The Edge Plus (2023) is proof that somewhere, someone on Motorola’s development team is reading our reviews and taking notes. It checks box after box, righting several previous issues I’ve had with Edge series flagships and adding new improvements beyond what even I could have expected from the long-standing Android brand. This isn’t to say I had low expectations — I quite like what Motorola usually does — but the Edge Plus (2023) easily came in and set a new bar.
There’s no ignoring the fact that the Motorola Edge Plus (2023) is equipped with top-tier internals. The 5,100mAh battery is enormous — larger than the Samsung Galaxy S23 Ultra and Google Pixel 7 Pro. It lasts an eternity, too. This is some of the best battery life I’ve seen on a flagship in a while. Motorola boasted about two days of battery life when it unveiled the device to us at a press event in Chicago, a common claim among its budget-friendly devices. I didn’t expect the Edge Plus (2023), with its Snapdragon 8 Gen 2 chipset, massive display, and blistering refresh rate, to hit that mark, but it did. I easily make it two days between charges, jumping through my usual hoops of social media, Spotify streaming, Google Maps navigation, and a little bit of gaming. A few friends got me into Marvel Snap, which has consumed my free time (and battery life). Thanks, guys. It’s remarkable to open the Battery section of the Settings app and see around one day, 22 hours remaining when I’m sitting at 69% battery.
Motorola is after the wired charging crown, and 68W TurboPower (with a charger in the box) is a hell of a way to start.
Once you finally tick the Edge Plus (2023) down to nothing, its charging setup is just as much of a treat. Motorola brought over the snappy 68W TurboPower charging from the Motorola ThinkPhone, and you still get a charger in the box. Filling the beefy battery takes about 50 minutes, which is nothing to complain about. If you’d rather set your phone on a wireless pad, the Edge Plus (2023) supports 15W Qi wireless charging. It might not be as fast as the wired clip, but it’s a handy option if you usually charge while sitting at your desk. Also, props to Motorola for showing OnePlus that you can deliver both speedy wired and wireless charging on one device — and still make it a USB-C to USB-C charger with Power Delivery support for other devices.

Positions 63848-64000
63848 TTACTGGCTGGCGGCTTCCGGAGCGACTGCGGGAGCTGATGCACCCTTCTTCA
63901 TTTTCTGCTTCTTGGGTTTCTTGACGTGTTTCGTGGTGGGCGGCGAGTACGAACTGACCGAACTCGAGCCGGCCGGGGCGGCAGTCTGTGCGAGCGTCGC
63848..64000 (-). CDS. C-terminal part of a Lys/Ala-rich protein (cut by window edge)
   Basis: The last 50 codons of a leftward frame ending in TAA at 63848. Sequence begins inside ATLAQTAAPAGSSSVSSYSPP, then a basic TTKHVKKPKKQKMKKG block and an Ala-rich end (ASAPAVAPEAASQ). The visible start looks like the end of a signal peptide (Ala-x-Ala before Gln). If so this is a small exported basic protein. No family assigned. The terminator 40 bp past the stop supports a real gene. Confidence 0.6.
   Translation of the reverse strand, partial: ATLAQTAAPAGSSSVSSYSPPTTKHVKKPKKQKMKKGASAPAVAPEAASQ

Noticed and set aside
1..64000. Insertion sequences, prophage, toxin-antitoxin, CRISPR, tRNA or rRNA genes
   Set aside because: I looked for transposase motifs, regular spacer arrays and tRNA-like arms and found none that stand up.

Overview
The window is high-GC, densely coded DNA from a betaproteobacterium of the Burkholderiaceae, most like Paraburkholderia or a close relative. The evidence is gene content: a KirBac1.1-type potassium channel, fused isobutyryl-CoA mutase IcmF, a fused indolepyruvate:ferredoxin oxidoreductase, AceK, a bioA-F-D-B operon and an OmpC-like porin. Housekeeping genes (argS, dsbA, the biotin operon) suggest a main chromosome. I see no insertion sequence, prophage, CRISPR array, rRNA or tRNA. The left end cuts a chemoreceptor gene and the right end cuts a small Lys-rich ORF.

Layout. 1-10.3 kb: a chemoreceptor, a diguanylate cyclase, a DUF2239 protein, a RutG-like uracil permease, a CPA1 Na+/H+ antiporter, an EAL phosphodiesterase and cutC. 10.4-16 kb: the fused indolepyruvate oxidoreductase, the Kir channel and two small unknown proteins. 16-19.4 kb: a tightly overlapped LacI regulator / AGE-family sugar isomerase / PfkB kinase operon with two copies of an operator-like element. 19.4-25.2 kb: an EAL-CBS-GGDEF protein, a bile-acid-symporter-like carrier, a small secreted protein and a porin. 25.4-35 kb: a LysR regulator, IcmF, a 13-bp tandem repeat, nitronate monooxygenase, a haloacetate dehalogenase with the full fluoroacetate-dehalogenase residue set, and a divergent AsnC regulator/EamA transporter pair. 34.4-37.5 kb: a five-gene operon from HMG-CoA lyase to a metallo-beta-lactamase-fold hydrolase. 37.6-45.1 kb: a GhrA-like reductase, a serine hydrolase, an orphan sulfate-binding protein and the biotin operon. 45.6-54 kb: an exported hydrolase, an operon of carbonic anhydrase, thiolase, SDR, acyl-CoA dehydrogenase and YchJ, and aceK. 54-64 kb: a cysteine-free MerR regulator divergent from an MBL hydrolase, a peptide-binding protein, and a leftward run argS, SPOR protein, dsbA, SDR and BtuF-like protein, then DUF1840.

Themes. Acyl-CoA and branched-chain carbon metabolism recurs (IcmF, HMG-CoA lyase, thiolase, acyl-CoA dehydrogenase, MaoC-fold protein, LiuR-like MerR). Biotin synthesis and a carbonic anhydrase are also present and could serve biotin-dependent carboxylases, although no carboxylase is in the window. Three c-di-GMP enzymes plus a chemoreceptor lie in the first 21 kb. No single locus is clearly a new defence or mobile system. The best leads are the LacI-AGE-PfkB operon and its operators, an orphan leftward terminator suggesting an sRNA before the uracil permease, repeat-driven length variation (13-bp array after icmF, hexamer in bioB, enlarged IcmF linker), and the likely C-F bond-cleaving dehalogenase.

Like most Snapdragon 8 Gen 2 launches we’ve seen so far, the Motorola Edge Plus (2023) comes ready to perform. It breezed through most of our one-shot benchmarks, landing right in the neighborhood of the Samsung Galaxy S23 Ultra and OnePlus 11 when run through Geekbench 6. Motorola’s flagship near-enough matches OnePlus’ flagship blow for blow on the 3DMark Wild Life test, too, landing in the mid-12,500 range for a single run. Stress test performance is a different beast, so we’ll come back to that later.
Benchmarking scores aside, the Motorola Edge Plus (2023) shines in day-to-day performance. I never noticed any stuttering or lag, not that I would expect to, given the premium configuration. More importantly, the Motorola Edge Plus (2023) never ran hot, either. It stayed calm and collected, even when scrolling through Instagram Reels for longer than I probably should. You might notice a little warmth if you’re hammering Google Maps directions or demanding 3D games for hours on end, but the hit to your battery temperatures shouldn’t be too extreme. I’ve rarely had to rely on Battery Saver in my week or so with the phone, not something I can often say.
Motorola’s My UX skin is regularly a highlight of the company’s budget-friendly Moto G series, and it’s even better on the Edge Plus (2023). Not because it’s any different, but the light, smooth skin runs like a well-oiled machine with proper flagship power behind it. It sticks to Google’s first-party apps for the most part, with a few Motorola standards like Ready For (Motorola’s version of Samsung DeX) mixed in. My UX also filters the entire suite of Google apps into a dedicated folder in the app drawer, which helps to clean up what can quickly become a cluttered list. Motorola’s widgets follow its light, simple style, which fits right in with my love for a clean home screen.